We came specifically for Bear Week with a few friends, and I have to be honest when I say that I was a bit worried that this would turn into a week long party similar to Southern Decadence.  I've been pleasantly surprised that the week has been a nice balance of high and low activity time, with beach lounging, partying and friend time being balanced quite well.

If I were to have one complaint, it would be that P-Town is a bit pricey, so it's not the vacation for those looking for fun and relaxation on the cheap.  But if you prepare and budget for this place, it's amazing.  It's been exactly the vacation I've needed.

I'll leave you with a couple pictures, one of the view we saw on the dunes bike trail yesterday and one of the baby shark post being eaten we saw on our first day here.

Wednesday, June 15, 2011

Now That I Am Actually 30...

I've been full-on 30 now for a couple of weeks, and I can't say that I really feel much different. I know, HUGE shocker that one more day in your life doesn't change things that much, but I did still harbored an irrational fear that everything would change once the big Three Oh hit.

I have noticed one change though. That irrational fear of aging is fading. I still hold a bit of concern about what life will be like in my later years, but overall I'm more confident that I'm not going to fall over crippled by various spontaneous ailments.

There are still quite a few problems I'm working through: after knee surgery last year, I'm still trying to recover fully. I just learned (the hard way) that running on pavement is a big no-no for me at this point in my knee recovery. I'm still struggling with stomach issues, but it seems I've learned what combination of foods, drugs and activity will keep things under control. And I'm constantly fighting the prime gay fight: what is the optimal hair cut that enables me to look cute and young while maintaining a modicum of professional presence and without looking like one of those ridiculous gays I use to make fun of that still wear Abercrombie and Fitch well into their 50's.

Of course, I am keenly aware of my age these days. And, also of course, I know 30 isn't ancient or old by any means. But there was a few year period in my mid-20's where I would frequently forget which age I was. Someone would ask my age and I would have to think for a minute. Not any more. I'm 30 and I know it.

A good friend told me that when he turned 30, he had a moment of realization that he, much like the honey badger, just didn't give a shit. He stopped worrying so much about what others thought of him and stopped worrying about upsetting random strangers in social situations. I don't know if I've achieved this level of nonchalance, but I will say that I have reached a point where I am growing more comfortable with myself as a whole, which bolsters my confidence.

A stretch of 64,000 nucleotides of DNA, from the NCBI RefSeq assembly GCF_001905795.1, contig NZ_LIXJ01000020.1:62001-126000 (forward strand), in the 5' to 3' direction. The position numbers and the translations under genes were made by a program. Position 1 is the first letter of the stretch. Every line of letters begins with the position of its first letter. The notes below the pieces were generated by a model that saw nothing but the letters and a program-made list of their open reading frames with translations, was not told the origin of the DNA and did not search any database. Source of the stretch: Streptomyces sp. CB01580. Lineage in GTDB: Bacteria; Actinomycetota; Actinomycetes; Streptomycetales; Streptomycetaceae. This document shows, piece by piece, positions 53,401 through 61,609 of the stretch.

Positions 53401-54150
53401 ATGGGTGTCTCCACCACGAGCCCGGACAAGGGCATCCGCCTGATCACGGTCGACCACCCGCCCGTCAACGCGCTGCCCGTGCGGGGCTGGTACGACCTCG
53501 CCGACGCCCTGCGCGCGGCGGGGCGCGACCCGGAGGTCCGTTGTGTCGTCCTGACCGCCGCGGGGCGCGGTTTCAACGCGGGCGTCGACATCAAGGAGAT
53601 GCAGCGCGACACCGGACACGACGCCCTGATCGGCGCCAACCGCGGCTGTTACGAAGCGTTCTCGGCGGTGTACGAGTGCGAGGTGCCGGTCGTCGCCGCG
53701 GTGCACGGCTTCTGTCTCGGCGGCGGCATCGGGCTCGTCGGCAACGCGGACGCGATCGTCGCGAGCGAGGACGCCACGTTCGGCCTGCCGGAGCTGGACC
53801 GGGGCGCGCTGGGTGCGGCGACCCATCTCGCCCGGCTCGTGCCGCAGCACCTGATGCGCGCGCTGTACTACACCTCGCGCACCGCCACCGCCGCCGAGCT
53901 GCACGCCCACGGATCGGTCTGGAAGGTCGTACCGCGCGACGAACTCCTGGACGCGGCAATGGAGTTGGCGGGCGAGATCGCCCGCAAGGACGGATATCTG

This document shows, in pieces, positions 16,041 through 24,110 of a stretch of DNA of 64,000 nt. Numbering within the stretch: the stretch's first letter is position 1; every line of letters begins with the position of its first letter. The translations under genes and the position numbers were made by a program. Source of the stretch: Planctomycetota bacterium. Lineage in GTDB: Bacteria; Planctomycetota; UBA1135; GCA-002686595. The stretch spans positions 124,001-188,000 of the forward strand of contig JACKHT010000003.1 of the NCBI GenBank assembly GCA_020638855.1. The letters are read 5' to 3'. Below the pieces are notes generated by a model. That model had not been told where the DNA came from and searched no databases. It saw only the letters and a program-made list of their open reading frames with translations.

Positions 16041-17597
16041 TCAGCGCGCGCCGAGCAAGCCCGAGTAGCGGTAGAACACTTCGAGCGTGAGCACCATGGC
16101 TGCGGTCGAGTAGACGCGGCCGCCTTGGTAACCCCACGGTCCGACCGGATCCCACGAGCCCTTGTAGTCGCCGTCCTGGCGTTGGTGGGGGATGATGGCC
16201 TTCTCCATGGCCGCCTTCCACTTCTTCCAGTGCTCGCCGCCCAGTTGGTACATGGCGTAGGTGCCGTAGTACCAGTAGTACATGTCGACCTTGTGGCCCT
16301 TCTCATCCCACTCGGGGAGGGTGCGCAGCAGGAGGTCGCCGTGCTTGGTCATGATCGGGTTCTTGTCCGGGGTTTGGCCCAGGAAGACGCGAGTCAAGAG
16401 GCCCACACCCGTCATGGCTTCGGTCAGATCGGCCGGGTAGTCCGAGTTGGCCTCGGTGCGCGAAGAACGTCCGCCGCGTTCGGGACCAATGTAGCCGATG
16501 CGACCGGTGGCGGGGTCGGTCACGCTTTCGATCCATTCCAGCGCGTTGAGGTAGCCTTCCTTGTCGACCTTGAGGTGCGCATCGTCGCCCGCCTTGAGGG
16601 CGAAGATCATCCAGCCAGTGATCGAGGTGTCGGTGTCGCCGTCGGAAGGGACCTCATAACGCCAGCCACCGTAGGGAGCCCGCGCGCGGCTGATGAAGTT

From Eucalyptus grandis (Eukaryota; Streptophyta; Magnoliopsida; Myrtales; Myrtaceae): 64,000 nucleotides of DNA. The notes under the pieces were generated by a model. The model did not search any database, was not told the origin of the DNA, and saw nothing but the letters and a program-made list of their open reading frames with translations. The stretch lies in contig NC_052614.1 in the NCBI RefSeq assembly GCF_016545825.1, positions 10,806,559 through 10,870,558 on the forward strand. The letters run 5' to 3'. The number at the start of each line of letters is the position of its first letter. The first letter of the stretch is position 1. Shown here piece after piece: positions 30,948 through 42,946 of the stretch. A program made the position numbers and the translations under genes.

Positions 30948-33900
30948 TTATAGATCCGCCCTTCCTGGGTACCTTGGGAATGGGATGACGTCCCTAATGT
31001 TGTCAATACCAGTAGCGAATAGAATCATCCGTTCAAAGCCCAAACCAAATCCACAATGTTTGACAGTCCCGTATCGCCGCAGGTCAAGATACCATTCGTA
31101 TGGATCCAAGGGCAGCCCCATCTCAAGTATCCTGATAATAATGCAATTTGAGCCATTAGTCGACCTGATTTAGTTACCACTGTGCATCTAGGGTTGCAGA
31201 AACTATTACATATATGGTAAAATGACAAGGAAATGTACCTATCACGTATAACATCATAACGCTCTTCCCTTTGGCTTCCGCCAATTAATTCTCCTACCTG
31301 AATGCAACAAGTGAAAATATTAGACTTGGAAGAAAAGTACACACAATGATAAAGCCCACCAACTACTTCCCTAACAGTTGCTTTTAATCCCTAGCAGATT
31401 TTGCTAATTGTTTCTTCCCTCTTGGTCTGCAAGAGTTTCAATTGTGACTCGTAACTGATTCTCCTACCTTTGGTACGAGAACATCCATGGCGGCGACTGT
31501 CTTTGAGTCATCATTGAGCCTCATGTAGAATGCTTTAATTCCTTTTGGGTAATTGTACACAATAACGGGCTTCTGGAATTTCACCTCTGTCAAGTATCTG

I'm 30, and just about everyone I went to school with is 30. My husband isn't far behind. Personally, I'm more than happy to welcome the next chapter in my life now that I've crossed the line into 30-something territory.

Wednesday, May 18, 2011

When They're Gone: A Farewell To Crazies

I'm really excited for the Rapture. All the hustle and bustle of Christian life will soon be quelled by the Almighty exhuming his professed followers from Earth to Heaven, leaving all the rest to suffer through war, famine, fire, brimstone, etc. You know, the usual.

If you're not familiar with the latest internet craze crazy person doomsday sayer, you can check out some information here. For the short version, this guy has calculated that the Rapture will occur this Saturday, May 21. At precisely 6 p.m. Local time. Whether that's affected by daylight savings time is still unclear.

If you're note sure what all this particular Rapture will involve, or which 200 million people will be summoned to His side, the San Francisco Chronicle has provided a handy-dandy FAQ for you.

So why is this happening now? Cliff's notes: because the world was submerged under water and all life eliminated exactly 7000 years ago on May 21. Obviously. Oh, and Gays. You mustn't forget The Gays.

To all my Christian friends, I just want to say farewell and it's been nice knowing you. I've been furiously reading the Left Behind books (you may need to try the link a few times, it's a bit overwhelmed with everyone trying to cheat and read the abbreviated version), watching the movie and playing the video games just so I can understand what will come of me in the months leading up to the October 21 obliteration of the world. I do wish we could get one more Halloween in, but I understand there's a celestial time line that must be adhered to. Also, according to the video game, you will be able to drop literal prayer bombs on my head that strike with the power of a nuclear warhead. Now that's gonna hurt, but I gotta say that's pretty damn awesome, so good on ya for that!

To the rest of us heathens, I'm looking forward to actually getting some meaningful legislation passed in Congress. Once the Rapture occurs, we can pass all those pro-gay bills that supposedly discriminate against Christians. After all, you can't discriminate against a class of people that don't exist anymore, right?

Thursday, May 5, 2011

Discovering Fran Lebowitz

I came across a Martin Scorsese documentary about Fran Lebowitz last night on HBO called Public Speaking and it raised a few questions for me.

First: Why was I familiar with the name but none of her work? I've known the name Fran Lebowitz for quite some time, but only knew it as one of those names I should know to seem like I'm in tune with culture.

Turns out she is (was, really) an essayist and a writer for a few magazines, was part of Andy Warhol's entourage, and has since been a public speaker doing college tours and other venues where people pay her to tell them her opinion. Or, to put it another way, someone who worked for a time, put out great material, and then proceeded to simply exist. Awesome!